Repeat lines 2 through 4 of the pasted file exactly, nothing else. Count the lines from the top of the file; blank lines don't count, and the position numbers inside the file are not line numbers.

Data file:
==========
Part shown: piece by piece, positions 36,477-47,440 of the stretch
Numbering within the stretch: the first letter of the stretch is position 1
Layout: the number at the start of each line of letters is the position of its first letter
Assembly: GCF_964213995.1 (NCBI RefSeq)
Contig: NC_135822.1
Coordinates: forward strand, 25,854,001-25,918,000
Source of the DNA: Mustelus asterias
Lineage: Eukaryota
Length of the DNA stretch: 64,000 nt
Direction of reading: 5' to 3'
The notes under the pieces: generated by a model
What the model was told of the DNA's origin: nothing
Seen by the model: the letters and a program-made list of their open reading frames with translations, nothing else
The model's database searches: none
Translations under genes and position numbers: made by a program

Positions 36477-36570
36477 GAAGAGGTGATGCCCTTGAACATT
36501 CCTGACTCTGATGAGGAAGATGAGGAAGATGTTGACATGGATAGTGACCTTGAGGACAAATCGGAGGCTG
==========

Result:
Numbering within the stretch: the first letter of the stretch is position 1
Layout: the number at the start of each line of letters is the position of its first letter
Assembly: GCF_964213995.1 (NCBI RefSeq)